Information Sharing and Confidentiality

Talking with the health professionals about the person you care for can be difficult as staff may refuse to tell you some things because of ‘confidentiality’. This can make caring for your relative difficult and can lead you to feel left out of their care.

Before staff can share some information with you, they need to have gained consent from your relative – i.e. their permission to share this information. This is important because your relative needs to feel safe in talking openly with mental health staff about their experiences.

There may be some information that your relative does not want you to know. This might be about their private experiences or beliefs.

The important thing is to find out what information staff can share with you, and what you can share with them. This is important because it ensures there is good communication between the people providing support.
Information sharing is not ‘all or nothing’. There is always some information that can be shared with you.

There are three main types of information:

General Information – this is what is available to the general public about mental health problems, treatment options and services that are available.

  • Staff can always share general information with you

Personal Information – specific information, such as your relative’s mental health diagnosis, medication and their care plan.

  • Staff can share personal information on a need to know basis with careful consideration of the risks and benefits of this disclosure. For example, if you are named in the Care Plan as a provided of support, you need to know what this is.

Personal Sensitive – highly personal information, such as sexual orientation or personal views about their relationship with family members.

  • Staff will only share this information when there is a risk involved in not doing so

Watch Professor Fiona Lobban talk about how to share concerns with medical professionals

Remember that you can give any relevant information about your relative to staff that you think it is important for them to know. This does not breach confidentiality on their part, and may be essential for them to know. Unfortunately, confidentiality is not always managed well in mental health teams. Staff may feel unsure about what they can and cannot share and err too much on the side of caution. If confidentiality has become an issue for you, or you feel you are not getting the information you need, here are a few useful strategies you could try:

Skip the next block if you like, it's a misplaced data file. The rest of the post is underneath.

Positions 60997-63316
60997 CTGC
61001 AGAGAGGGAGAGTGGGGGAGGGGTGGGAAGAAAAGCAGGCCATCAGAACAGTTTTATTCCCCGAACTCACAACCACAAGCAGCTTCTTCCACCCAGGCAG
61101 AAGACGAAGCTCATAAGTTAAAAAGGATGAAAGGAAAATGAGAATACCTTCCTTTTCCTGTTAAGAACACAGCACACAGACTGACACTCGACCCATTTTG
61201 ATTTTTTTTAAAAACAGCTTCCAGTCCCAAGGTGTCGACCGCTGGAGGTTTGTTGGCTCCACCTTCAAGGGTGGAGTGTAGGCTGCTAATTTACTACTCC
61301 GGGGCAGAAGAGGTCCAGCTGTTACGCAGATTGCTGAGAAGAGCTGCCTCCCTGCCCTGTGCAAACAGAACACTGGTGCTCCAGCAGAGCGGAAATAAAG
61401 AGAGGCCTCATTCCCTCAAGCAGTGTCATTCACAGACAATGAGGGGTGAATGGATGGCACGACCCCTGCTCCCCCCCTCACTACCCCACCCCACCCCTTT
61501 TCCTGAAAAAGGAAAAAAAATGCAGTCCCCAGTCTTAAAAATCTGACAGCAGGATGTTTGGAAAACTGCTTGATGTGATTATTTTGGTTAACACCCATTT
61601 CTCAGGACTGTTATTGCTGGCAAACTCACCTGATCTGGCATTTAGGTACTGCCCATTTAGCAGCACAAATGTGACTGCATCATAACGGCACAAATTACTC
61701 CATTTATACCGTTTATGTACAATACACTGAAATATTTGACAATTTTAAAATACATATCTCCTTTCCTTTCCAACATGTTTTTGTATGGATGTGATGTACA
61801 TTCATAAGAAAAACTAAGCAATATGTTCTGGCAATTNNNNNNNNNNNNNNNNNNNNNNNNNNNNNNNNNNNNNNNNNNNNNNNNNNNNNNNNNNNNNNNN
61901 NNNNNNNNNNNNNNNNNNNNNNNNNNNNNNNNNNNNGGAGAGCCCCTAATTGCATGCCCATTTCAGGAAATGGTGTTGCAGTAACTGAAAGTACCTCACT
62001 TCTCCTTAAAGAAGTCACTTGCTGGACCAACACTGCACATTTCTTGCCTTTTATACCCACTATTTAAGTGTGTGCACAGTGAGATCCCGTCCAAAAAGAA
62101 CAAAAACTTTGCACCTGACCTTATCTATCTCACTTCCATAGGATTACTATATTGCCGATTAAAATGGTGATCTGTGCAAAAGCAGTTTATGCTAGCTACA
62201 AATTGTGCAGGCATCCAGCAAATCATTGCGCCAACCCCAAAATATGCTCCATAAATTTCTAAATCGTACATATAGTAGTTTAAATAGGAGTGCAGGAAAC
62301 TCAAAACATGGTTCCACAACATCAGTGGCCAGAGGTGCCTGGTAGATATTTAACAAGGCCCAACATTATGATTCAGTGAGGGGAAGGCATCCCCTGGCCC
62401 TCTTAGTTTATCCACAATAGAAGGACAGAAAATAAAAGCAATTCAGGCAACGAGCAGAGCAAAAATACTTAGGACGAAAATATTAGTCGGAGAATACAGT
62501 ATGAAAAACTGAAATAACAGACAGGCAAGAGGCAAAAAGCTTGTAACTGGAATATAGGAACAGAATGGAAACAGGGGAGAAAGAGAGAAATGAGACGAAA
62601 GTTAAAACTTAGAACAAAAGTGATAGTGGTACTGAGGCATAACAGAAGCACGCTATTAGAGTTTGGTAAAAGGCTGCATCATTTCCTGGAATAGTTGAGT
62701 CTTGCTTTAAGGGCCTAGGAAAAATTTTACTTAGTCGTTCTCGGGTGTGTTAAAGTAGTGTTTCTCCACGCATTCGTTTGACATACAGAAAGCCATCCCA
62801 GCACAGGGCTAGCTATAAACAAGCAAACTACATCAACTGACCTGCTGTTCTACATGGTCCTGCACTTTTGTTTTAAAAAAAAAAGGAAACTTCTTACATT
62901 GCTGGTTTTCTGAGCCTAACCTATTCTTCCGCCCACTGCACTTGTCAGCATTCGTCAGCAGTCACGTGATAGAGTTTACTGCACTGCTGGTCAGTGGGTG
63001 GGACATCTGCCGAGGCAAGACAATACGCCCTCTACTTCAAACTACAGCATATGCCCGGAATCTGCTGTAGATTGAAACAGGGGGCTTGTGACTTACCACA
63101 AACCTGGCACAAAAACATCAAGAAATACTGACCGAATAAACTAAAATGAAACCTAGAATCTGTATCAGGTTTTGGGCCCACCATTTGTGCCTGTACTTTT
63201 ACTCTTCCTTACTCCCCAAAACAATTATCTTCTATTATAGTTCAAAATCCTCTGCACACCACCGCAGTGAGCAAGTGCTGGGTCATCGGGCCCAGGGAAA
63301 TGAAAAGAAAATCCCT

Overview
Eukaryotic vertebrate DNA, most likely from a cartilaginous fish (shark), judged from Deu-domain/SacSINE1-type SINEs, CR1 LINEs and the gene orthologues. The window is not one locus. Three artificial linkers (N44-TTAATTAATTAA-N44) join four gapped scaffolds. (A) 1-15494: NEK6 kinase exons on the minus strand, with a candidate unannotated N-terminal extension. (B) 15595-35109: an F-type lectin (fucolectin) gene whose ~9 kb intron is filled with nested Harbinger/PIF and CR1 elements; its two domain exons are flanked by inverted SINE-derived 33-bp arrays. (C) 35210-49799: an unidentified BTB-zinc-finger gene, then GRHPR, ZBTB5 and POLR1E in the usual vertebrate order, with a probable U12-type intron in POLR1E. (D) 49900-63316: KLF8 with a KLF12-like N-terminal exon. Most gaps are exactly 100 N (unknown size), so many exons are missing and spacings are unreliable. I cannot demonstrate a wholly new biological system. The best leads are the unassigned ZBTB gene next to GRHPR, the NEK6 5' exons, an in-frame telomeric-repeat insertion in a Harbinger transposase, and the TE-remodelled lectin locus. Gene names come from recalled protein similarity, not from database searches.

Problem – You can’t get anyone in the clinical team to talk to you because of ‘confidentiality’.

Strategy – Ask the Care Coordinator to discuss what information they can tell you, rather than what they can’t. They should offer information about psychosis / bipolar disorder and advice for relatives that does not require detailed personal information. If you are still finding it difficult to get information, then you can ask for a risk assessment to be carried out, where you will need to be involved as the primary carer.

Problem – Even though your relative is getting better and things have improved at home, you are still not communicating well with the clinical team.

Strategy – Ask the Care Coordinator to revisit the discussion with your relative about sharing information. Often when people start to improve, they are willing to share more information

Problem – You have important information that you feel that the clinical team should know.

Strategy – One useful way of tackling this can be to say ‘I’m not asking you to give me information, I’m just asking you to listen and make a note of what I have to tell you.’ If staff fail to do this then they are being negligent and you need to ask to speak to a senior manager.

Problem – Despite trying the above suggestions, you are still having problems with information sharing.

Strategy – Rules around confidentiality are complicated even for professionals. Try to speak to someone senior who is likely to have a better understanding of what information can and can’t be discussed. Your NHS Trust must have a policy about this (an ‘information-sharing’ policy) which you can request a copy of.